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Data Mashups

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About Data Mashups

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  1. Wow, Ganymede is a bit touchy ! UB67 was merely stating what happens in practice. Can't see any suggestion that law firms would act as charities, perish the thought!
  2. Insurers use of the "Reasonable Care" exclusion is on the decline as the FOS and courts now often take a view that someone has to have been "reckless"; [adj. 1. a. Heedless or careless. b. Headstrong; rash. 2. Indifferent to or disregardful of consequences] with their property before they will uphold decisions to refuse cover. A momentary lapse is often insufficient grounds to decline a claim using this exclusion. Re: business use. There may be a valid claim for the money on a personal policy but it will depend on the nature of your father's employment. If, for example, he is a sole trad
  3. If your daughter is going to be the main user of the vehicle then you can't just add her as a "named driver" to a policy in your name: this is called "fronting" and is a form of insurance fraud: you are obtaining cheaper insurance by misrepresenting the facts. The insurance proposal will ask you who is the main user - if you truthfully state that the main user is your daughter, the policy will be rated on her. If you lie, and say you are the main user then you may be committing a crime. Insurers are increasingly aware of this practice for young drivers and in the event of a claim, may void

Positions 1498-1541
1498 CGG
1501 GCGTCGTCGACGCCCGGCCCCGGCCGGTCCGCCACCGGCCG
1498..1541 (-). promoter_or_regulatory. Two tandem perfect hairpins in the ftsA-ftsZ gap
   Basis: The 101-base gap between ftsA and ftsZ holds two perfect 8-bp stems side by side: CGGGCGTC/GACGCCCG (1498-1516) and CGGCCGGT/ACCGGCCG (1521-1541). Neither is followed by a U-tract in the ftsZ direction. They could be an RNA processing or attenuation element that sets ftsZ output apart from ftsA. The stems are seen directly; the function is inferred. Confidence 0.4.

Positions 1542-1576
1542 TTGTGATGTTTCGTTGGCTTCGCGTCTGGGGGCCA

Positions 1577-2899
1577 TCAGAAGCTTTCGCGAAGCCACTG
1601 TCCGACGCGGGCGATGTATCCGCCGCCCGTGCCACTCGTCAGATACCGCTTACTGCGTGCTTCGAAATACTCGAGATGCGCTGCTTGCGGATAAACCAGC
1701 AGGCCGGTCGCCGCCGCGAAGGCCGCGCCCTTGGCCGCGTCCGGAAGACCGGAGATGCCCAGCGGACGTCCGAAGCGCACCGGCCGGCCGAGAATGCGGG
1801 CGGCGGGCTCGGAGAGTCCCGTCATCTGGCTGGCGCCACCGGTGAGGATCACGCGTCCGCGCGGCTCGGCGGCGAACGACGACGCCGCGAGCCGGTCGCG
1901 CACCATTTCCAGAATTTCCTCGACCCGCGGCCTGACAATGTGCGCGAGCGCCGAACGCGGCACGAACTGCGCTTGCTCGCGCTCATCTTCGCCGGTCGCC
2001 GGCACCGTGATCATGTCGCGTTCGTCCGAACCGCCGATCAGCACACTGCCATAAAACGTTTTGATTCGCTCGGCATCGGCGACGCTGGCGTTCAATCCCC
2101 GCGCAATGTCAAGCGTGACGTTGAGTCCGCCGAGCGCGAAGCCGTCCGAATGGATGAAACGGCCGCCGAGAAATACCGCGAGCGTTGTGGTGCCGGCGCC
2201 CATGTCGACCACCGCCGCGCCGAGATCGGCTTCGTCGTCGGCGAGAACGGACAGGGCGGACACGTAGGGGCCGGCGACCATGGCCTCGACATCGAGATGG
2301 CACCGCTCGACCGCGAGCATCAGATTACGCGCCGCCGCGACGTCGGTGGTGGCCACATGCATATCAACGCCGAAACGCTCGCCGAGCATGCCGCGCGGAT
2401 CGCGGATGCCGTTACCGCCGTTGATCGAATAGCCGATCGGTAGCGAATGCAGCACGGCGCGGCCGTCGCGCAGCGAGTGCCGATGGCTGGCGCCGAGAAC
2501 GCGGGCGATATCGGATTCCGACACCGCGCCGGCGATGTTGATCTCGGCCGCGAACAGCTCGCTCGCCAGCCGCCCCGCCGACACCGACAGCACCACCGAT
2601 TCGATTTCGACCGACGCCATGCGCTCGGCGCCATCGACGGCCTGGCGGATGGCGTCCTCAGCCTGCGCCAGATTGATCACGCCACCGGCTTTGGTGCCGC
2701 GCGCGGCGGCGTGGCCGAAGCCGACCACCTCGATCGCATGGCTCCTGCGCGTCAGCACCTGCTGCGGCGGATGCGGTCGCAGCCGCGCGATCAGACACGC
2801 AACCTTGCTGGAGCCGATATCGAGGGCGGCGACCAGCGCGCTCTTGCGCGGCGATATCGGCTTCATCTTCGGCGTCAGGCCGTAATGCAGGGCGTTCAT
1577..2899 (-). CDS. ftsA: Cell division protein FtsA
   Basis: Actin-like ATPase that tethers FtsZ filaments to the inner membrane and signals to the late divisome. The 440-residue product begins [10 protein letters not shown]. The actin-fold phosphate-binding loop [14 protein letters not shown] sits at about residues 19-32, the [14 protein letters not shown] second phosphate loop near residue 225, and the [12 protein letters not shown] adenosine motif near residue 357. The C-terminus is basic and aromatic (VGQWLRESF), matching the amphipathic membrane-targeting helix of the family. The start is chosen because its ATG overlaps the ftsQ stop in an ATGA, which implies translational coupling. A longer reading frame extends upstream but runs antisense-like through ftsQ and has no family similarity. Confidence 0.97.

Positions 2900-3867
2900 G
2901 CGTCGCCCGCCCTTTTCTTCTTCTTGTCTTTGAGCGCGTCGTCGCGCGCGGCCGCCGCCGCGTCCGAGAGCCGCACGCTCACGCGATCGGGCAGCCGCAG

4. It's highly likely the keys were visible, how else would the thief know where they were and be able to hook them through the catflap? It's unlikely he would have tried this method on the off-chance that there might just be some keys there..... The purpose of the policy exclusion you describe is to ensure that householders take steps to keep keys out of sight so as to avoid this very type of theft. The exact policy wording would determine whether you had a case and the FOS may have some case law (although their decisions don't set precedent) on similar claims where the key was not visible to
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